The Indian Super League (ISL), backed by Asia's richest man Mukesh Ambani, is making all the noises - right or wrong. The ambitious league has brought Indian fans closer to some of the biggest stars, albeit fading ones, but also given home-grown talents a much-needed professionally-run league. (More Football News)
According to a Reuters report, a storm could be brewing in India's top-flight football, with its financial future at stake. It reported that a recent dispute between Ambani's camp and the All India Football Association (AIFF) illustrated differing visions over the direction of the game, whose national team is ranked 108th globally.
The ISL, owned and run by Football Sports Development Limited (FSDL), whose chair is Mukesh's wife Nita, has managed to become the top league in the Indian football system, reducing the AIFF-run I- League in the second rung. And ISL has got the blessings of the Asian Football Confederation (AFC). Besides the money, the ISL also has the clout that any Indian establishment needed - the celebrities.
So, there wasn't much to discuss. AFC is the game's governing body in Asia. They agree to Reliance's 'Let's Football' slogan. But this structural reform left many wondering who really calls the shot in Indian football - FSDL or AIFF. The national federation may technically govern the sport in the country, but the ISL operates with its own regulations. Its target is to market India as a preferred destination for football talents from around the world, yes, while also helping Indian players reach global standards.
Now as it turned out, the national team's head coach Igor Stimac is not happy with the happy with more foreign players featuring in a match in Indian Super League, and of course I-League. He argued that so many foreign recruits in Indian leagues could hold back the development of home-grown players. When Kushal Das, AIFF general secretary, wrote to FSDL CEO Martin Bain to share the concern, as reported by Reuters, the dismissal was swift.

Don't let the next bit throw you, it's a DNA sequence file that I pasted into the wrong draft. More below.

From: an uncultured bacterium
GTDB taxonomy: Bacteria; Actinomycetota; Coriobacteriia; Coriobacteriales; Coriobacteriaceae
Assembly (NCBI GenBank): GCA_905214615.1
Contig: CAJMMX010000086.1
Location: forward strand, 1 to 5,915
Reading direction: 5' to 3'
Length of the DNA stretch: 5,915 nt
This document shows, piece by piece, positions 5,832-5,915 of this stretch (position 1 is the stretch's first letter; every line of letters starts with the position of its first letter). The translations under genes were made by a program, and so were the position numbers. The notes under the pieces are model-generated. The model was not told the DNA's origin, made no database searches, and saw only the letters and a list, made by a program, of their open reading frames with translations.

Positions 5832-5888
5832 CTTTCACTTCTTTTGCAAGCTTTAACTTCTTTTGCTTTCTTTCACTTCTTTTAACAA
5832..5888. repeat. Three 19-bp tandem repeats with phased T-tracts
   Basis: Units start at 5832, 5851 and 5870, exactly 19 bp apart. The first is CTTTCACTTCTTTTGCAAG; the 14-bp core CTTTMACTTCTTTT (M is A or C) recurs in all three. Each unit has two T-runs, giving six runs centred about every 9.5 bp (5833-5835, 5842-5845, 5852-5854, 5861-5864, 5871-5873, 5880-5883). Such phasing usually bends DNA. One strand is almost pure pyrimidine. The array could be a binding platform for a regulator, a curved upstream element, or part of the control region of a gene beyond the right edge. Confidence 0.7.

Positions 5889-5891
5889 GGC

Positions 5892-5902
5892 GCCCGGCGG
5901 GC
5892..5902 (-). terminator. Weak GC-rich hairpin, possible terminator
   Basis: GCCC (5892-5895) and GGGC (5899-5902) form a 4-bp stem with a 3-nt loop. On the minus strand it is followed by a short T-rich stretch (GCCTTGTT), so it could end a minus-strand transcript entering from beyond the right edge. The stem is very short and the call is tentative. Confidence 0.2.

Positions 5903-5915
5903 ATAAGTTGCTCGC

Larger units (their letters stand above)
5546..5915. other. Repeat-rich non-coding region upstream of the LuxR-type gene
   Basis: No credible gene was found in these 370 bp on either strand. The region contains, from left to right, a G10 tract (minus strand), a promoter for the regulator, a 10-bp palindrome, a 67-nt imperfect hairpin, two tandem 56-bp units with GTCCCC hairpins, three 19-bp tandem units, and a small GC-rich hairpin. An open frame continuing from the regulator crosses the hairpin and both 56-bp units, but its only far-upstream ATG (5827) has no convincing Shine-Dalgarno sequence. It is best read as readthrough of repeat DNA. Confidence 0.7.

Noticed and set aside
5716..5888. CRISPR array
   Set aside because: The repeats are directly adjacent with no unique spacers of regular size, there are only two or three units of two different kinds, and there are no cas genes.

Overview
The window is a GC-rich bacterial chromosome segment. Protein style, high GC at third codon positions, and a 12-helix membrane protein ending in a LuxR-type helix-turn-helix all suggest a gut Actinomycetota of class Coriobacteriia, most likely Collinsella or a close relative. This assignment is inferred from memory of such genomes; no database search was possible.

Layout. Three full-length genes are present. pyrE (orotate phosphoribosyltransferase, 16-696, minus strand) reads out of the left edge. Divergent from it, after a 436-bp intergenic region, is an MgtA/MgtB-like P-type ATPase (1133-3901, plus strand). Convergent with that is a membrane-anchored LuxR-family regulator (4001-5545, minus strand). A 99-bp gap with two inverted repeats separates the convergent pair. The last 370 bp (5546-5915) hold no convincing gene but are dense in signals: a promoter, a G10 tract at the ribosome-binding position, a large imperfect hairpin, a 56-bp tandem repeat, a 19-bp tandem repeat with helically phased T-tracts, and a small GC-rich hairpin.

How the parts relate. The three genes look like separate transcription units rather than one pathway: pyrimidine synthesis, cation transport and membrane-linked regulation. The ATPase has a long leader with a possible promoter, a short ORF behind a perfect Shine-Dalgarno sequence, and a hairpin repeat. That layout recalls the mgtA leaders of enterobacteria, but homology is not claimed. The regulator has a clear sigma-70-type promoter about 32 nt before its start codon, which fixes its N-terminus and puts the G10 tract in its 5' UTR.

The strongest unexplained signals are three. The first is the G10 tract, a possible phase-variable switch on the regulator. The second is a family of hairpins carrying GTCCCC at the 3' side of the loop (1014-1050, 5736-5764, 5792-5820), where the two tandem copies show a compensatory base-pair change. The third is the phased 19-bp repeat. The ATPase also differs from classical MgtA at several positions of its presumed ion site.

"Contrary to the position in your email, all competition regulations rather need approval from FSDL," Bain responded.
This sure highlighted the fissures between the two bodies and has further widened the great divide in Indian football.
In fact, Ranjit Bajaj, whose helped Minerva Punjab won the I-League in their second season to become the national champions, claimed that the Ambanis' basically own the game in India.
"This is a hostile takeover if there ever was one. They basically own football,” said Bajaj. "It's really sad."
To make matters worse for the traditional establishments and the AIFF, one of India's greatest clubs, Mohun Bagan have already migrated to ISL thanks to a merger with ATK. Bagan's traditional rivals, East Bengal are exploring avenues to join the ISL bandwagon.
Without two of its biggest clubs, I-league is effectively reduced to a mere league. And it may never rise to challenge the ISL. It is a clear signal who owns the game in India.
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